Wall told Michael the NBA considered the wager to be a form of gambling.
"They (the NBA) squashed that early in the season," Wall said Friday. "[They] called us. I guess it's betting. (They said) it's league protocol."
Wall's wager with Eisley, which was first made public in an article by Jorge Castillo of the Washington Post on Oct. 10, stemmed from the All-Star point guard's desire to improve his overall performance and become a better leader.
(Wall) also wants to improve his shot selection and turnover rate. To incentivize the cause, Wall will pay assistant coach Howard Eisley $100 for every game he commits more than two turnovers. Worst-case scenario, that's a $8,200 loss.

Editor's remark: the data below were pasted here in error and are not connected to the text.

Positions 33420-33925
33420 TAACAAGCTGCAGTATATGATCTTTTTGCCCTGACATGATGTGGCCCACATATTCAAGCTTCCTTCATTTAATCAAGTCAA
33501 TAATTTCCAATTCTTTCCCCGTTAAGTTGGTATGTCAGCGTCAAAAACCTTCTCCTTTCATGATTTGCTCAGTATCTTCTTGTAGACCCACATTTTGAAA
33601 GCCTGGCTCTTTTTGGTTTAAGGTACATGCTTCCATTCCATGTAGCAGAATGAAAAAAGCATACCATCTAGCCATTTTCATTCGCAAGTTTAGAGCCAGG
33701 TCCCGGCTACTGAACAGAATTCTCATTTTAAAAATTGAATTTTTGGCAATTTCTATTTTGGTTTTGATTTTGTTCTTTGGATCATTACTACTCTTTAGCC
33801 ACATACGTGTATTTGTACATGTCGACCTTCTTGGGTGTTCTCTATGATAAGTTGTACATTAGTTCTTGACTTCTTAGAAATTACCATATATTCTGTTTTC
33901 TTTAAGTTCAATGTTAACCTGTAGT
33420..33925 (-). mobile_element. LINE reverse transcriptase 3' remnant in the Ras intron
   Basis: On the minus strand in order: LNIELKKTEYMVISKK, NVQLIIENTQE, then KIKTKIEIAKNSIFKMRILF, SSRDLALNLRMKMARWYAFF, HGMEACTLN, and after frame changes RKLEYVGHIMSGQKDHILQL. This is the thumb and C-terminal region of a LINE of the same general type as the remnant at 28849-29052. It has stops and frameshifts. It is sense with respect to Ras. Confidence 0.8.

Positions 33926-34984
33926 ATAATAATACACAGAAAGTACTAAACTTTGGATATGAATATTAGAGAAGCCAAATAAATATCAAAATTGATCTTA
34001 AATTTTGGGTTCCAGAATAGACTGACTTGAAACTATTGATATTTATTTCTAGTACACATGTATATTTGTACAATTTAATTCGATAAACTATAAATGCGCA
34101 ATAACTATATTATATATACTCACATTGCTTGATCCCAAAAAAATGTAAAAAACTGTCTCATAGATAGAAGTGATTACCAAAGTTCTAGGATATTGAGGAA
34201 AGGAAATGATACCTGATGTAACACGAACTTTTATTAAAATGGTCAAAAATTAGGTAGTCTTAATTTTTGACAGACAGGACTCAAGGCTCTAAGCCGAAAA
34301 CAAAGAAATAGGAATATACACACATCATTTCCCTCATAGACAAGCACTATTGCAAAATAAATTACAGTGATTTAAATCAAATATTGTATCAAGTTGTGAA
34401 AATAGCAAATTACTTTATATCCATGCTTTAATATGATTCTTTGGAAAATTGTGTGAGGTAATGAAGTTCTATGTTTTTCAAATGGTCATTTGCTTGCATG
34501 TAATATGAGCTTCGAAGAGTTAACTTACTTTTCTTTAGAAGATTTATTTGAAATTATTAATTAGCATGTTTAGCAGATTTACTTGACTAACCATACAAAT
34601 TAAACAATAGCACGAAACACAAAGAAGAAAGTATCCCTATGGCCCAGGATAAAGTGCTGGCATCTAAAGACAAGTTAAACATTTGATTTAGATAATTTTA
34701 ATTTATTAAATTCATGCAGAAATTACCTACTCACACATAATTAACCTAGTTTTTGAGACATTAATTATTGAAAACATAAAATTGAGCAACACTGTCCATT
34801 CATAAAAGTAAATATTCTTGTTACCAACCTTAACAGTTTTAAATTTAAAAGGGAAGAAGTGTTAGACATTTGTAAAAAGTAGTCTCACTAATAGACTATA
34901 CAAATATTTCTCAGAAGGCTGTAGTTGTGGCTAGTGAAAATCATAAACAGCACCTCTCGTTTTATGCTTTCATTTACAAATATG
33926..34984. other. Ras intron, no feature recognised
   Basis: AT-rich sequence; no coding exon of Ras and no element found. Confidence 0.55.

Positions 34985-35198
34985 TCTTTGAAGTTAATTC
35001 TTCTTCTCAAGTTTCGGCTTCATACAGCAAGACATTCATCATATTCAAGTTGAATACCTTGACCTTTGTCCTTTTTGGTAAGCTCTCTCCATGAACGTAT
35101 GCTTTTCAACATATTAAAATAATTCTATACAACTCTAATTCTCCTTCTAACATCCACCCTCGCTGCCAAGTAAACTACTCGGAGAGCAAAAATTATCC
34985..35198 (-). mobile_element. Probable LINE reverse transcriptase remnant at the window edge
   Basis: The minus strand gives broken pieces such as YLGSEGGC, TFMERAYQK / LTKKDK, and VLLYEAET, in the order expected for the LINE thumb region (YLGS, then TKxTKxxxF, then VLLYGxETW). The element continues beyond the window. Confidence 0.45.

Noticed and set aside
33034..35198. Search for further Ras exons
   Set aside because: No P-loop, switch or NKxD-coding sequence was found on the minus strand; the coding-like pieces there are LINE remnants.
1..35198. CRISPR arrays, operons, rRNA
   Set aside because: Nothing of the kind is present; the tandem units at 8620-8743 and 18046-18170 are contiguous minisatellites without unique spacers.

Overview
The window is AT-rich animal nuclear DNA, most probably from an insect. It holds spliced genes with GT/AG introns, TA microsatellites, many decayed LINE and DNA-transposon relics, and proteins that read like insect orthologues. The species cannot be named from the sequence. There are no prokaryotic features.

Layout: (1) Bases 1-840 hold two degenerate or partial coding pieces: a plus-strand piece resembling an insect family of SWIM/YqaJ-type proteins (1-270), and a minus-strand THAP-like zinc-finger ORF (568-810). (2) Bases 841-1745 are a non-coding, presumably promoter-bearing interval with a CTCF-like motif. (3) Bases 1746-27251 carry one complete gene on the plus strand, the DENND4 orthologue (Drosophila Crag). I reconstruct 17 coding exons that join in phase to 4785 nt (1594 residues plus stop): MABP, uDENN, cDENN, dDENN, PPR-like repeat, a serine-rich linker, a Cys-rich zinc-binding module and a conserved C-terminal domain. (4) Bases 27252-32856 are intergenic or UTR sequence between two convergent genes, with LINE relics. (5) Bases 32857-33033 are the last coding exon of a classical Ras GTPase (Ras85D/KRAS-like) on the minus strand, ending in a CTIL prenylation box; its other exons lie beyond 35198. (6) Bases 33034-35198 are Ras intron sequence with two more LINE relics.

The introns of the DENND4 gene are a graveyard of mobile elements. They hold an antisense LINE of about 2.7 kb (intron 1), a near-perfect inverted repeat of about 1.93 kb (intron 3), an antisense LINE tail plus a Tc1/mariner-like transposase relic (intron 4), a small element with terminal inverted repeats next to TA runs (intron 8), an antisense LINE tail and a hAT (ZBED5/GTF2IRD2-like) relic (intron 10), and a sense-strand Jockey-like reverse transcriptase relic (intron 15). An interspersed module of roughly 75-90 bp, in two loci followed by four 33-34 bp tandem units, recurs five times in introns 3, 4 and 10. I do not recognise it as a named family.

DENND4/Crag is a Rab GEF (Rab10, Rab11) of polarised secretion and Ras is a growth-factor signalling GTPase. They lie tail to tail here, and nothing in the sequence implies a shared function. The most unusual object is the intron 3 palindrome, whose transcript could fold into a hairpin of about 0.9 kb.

"So that means take care of the ball," Wall said.
It's a good thing the NBA did put a halt to Wall's wager because his quest to stop turning the ball over has not panned out so far this season. The 25-year-old is averaging a career high 4.3 turnovers per game and has 26 games with at least three turnovers.
Even though Wall can afford to pay out the $2,600 he would have lost to this point, the bigger concern for the Wizards is his biggest flaw continues to be a problem six seasons into his career.
The Wizards have struggled with a 15-18 record thus far, so getting Wall back on track has to be their top priority if they hope to make another playoff run.
Stats per Basketball-Reference.com.